Supreme Court Bingo, 2021 Edition
One of the little joys of June, for Supreme Court watchers at least, is a game I call “Supreme Court Bingo.” Through it, we can get an idea of who is writing key opinions at the end of the court term and get a glimpse into the future of American law.
To understand how this works, one must understand the rhythms of the esteemed body. The superior court hears a set number of cases each month; After oral argumentation, the magistrates meet in their conference room, alone, to discuss and debate the cases. They vote, and then the superior judge in the majority assigns an author to the case. The Chief Justice is treated as the highest-ranking judge, thus John Roberts surpasses Clarence Thomas and Stephen Breyer even though they were appointed to the court before him.
This can have consequences. If you can find out who is writing an opinion, you know that the lawyer is in the majority. So if Sonia Sotomayor is in the majority, you can be pretty sure that opinion will not be very conservative. Similarly, an opinion of Thomas is unlikely to be far to the left. Also, you can tell us something about the tone and reasoning of the review. Thomas is not known for writing a narrow opinion; on a narrow result, you are more likely to agree than the lead author.
How do we find out the authorship in advance? The judges also do their best to keep the number of opinions uniform each month and during the period. As the term progresses and judges announce their opinions, the list of potential authors is narrowed for each remaining opinion.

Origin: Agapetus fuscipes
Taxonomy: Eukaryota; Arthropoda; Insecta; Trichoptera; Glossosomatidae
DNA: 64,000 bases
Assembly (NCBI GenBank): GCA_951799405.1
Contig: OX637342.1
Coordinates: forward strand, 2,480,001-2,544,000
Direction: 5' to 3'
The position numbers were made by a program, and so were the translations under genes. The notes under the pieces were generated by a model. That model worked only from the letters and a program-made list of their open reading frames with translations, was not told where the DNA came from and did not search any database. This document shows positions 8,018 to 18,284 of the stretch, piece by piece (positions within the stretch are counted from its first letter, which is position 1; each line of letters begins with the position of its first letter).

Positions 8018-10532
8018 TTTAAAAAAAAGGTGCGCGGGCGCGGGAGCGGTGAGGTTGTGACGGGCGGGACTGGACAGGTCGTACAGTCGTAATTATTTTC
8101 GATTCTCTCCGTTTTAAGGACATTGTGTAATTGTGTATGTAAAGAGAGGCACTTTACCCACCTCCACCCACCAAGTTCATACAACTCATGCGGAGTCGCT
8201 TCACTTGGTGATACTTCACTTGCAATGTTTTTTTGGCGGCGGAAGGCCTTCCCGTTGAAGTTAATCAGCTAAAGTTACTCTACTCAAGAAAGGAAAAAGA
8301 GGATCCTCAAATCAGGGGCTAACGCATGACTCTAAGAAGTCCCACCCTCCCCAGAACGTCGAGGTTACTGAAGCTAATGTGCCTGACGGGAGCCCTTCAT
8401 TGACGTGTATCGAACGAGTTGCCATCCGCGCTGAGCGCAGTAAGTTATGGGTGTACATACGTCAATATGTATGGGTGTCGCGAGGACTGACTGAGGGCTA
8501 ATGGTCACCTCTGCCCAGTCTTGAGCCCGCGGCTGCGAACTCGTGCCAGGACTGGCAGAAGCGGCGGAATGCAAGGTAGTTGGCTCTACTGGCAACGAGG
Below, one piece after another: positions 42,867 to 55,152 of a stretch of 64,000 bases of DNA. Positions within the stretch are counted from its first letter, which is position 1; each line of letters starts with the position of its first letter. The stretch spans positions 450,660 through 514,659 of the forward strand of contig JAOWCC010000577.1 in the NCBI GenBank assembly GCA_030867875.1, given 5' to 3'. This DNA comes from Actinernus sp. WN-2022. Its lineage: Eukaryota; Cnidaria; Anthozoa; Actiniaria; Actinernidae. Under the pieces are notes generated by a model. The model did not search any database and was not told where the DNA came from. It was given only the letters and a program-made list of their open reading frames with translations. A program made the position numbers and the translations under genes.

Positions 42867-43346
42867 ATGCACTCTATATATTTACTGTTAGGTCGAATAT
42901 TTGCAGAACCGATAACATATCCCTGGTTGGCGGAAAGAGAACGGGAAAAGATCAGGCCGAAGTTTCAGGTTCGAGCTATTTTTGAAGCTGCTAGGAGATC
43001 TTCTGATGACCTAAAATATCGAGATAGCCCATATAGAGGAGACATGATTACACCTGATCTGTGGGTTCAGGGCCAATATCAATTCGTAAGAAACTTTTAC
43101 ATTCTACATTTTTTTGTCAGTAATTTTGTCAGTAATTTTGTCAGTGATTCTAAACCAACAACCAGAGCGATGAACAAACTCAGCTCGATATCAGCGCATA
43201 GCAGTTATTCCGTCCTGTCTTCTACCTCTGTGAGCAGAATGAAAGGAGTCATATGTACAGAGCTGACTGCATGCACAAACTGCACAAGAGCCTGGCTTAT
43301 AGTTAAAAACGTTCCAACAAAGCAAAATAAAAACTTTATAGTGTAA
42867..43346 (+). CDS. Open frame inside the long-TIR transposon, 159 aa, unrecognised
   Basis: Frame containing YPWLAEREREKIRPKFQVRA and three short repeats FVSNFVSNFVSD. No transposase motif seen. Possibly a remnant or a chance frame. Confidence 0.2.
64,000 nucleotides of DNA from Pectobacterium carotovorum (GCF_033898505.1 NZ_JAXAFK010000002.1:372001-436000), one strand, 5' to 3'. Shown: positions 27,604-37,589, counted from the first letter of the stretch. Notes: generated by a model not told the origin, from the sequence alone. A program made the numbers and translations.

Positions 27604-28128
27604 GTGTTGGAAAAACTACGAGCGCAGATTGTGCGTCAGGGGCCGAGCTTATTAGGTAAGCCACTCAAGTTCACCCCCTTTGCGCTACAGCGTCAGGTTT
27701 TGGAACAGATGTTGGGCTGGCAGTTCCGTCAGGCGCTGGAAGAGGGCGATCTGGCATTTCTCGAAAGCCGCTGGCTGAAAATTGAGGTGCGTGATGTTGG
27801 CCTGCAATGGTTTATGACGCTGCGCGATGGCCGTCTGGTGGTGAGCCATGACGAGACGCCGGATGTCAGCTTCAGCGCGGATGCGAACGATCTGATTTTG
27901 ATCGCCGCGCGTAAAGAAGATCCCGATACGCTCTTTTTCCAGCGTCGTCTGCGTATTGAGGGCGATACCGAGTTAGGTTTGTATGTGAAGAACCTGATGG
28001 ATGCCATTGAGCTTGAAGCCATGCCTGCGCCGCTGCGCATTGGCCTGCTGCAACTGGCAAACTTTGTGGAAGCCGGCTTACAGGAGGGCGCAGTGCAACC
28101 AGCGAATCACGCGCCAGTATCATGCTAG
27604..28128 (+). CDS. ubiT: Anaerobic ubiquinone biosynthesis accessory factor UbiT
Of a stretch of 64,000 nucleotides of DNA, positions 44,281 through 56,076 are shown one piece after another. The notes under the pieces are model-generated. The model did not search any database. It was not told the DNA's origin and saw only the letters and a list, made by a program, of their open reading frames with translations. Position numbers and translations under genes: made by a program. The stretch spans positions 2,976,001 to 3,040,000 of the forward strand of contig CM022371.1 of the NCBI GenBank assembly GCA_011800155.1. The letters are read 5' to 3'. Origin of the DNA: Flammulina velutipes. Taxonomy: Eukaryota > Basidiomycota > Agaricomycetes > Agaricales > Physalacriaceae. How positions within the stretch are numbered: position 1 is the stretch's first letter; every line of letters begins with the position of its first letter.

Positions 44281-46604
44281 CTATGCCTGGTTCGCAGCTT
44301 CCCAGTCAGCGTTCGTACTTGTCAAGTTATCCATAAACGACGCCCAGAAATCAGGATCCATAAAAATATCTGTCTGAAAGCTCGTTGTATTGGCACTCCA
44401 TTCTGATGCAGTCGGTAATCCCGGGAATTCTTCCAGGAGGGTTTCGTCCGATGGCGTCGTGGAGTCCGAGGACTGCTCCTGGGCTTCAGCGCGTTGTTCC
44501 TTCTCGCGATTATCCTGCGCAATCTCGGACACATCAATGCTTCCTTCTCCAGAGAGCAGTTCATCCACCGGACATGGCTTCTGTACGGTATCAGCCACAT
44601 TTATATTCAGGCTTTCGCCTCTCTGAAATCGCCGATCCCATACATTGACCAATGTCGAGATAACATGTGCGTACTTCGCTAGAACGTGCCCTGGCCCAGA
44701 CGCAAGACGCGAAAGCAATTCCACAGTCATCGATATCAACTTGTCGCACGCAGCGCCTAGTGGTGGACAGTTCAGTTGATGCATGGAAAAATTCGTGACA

The game is usually more fun than it will be in the current period, because the court usually dictates your most important decisions at the end. In this term, there is only one potential blockbuster left and one less important case that nonetheless has potentially important ramifications. However, it is still a worthy endeavor.
Five opinions remain to be issued. It turns out that if you assign one opinion to each of Justices Elena Kagan and Amy Barrett, one to Roberts, and two to Samuel Alito, you will end up with a result where Thomas has written seven opinions, Barrett has written five (she was not yet. ). on the court for the October arguments), and everyone else has written six. Also, you can do this by keeping roughly the same number of cases assigned each month.